Ray Rhodes was hired by the Philadelphia Eagles in 1995, spending 4 years there, with a record of 29-34 and a .461 winning percentage.

Other coaches who were on the Bill Walsh coaching tree who would eventually become NFL head coaches were (in no particular order):

David Shula (Cincinnati Bengals 1992), Dick LeBeau (Cincinnati Bengals 2001), Mike Mularkey (Jacksonville Jaguars 2012), Cam Cameron (Miami Dolphins 2007), Jeff Fisher (Houston Oilers 1995), Gary Kubiak (Houston Texans 2006), Mike McCoy (San Diego Chargers 2013), Mark Trestman (Chicago Bears 2013), Brian Billick (Baltimore Ravens 1999), Tony Dungy (Tampa Bay Buccaneers 1996), Mike Tice (Minnesota Vikings 2001), Steve Mariucci (San Francisco 49ers 1997), Jon Gruden (Oakland Raiders 1998), Dick Jauron (Chicago Bears 1999), Andy Reid (1999 Philadelphia Eagles), Mike Sherman (Green Bay Packers 2000), Marty Mornhinweg (Detroit Lions 2001), Jim Zorn (Washington Redskins 2008), Bill Callahan (Oakland Raiders 2002), Mike McCarthy (Green Bay Packers 2006), Sean Payton (New Orleans Saints 2006), John Harbaugh (Baltimore Ravens 2008), Jim Fassel (New York Giants 1997), and John Fox (Carolina Panthers 2002).

Bill Walsh was a head coach for only 10 years in the NFL before retiring at age 57. He went back to coaching in 1992 at Stanford University for 3 seasons (where he coached before being hired by the 49ers). Even though Walsh started his NFL head coaching career with a 5-22 record, he ended his career with a 92-59-1 record and a .609 winning percentage. Take away those early 27 games and Walsh had a .790 winning percentage. It’s been over 35 years since Walsh retired and there are still some “west coast” offensive principals in every NFL offensive playbook today.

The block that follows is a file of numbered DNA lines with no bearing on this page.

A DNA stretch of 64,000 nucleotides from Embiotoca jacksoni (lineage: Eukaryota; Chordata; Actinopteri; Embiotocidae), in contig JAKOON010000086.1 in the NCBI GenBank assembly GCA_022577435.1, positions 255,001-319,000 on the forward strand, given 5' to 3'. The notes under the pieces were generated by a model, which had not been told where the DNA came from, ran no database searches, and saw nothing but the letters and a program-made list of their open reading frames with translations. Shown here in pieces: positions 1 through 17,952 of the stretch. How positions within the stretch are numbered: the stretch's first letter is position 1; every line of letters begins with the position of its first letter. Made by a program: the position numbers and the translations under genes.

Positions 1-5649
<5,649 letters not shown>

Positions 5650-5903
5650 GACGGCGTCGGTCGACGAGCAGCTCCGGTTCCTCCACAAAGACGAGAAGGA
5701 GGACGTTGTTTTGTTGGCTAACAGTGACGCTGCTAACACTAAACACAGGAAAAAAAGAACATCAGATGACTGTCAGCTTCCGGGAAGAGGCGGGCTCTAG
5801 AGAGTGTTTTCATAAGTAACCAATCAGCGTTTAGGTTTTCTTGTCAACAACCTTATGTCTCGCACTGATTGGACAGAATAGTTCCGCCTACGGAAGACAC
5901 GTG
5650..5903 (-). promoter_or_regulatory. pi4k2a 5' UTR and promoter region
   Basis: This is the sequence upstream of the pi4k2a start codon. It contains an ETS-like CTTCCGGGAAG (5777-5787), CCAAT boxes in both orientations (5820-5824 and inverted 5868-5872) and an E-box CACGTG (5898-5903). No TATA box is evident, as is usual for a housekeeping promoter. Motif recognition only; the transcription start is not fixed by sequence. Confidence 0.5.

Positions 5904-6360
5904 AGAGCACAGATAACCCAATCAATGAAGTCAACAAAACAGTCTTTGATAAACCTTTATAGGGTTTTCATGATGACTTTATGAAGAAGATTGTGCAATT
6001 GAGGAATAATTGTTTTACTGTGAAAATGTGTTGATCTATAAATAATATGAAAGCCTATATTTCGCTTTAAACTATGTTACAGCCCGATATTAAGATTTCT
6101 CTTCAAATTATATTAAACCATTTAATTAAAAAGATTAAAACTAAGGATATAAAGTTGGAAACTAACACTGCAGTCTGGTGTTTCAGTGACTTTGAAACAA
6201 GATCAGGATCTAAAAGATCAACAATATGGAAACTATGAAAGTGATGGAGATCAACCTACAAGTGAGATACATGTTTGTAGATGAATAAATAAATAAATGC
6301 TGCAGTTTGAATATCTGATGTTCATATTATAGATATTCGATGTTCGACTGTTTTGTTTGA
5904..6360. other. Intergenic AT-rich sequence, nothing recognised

Though Mike Holmgren, the 49ers offensive coordinator for 3 years (1989-1991), had probably the most success after leaving the 49ers, he still only won a single Super Bowl over 17 years as a head coach.

The reality is that owners see the shiny new object (a scheme that works) from another team so they want it. They feel like they can duplicate success if they replicate a product that works. They can do it in the business world so why not in the NFL? Owners are rich and are used to having what they want by buying what they need. They pay big money to hire a coach in order to get what they want, but usually it falls apart.

Unfortunately, the NFL doesn’t work like normal businesses. Bill Walsh was more than an offensive scheme. He was a dedicated man of principals, and a detail-oriented person who believed in his ideals as well as his system. As Bill Walsh once said:

There is no guarantee, no ultimate formula for success. It all comes down to intelligently and relentlessly seeking solutions that will increase your chance of prevailing. You can’t completely control the outcome of a game, but you can control the effort you put into your training, and if you relentlessly focus on improving, you increase your chances of success. Focus on continuously bettering yourself, and the score will take care of itself.

This is a philosophy that you have to embrace. It’s not a scheme.

You can make your team better by using more successful systems, but in order to become a dynasty you have to have a culture that begets future winning. Everyone on your team constantly improving, striving for better results on a play by play basis: that’s how you change a culture.

When they believe the guy next to them is working constantly to improve, a team starts to believe in themselves. When you trust the guy next to you then you can look to improve yourself for the sake of that guy next to you.

If you can instill this philosophy on your team, you are on the road to success no matter who the players are.

That’s how you turn a team around.

What do you think?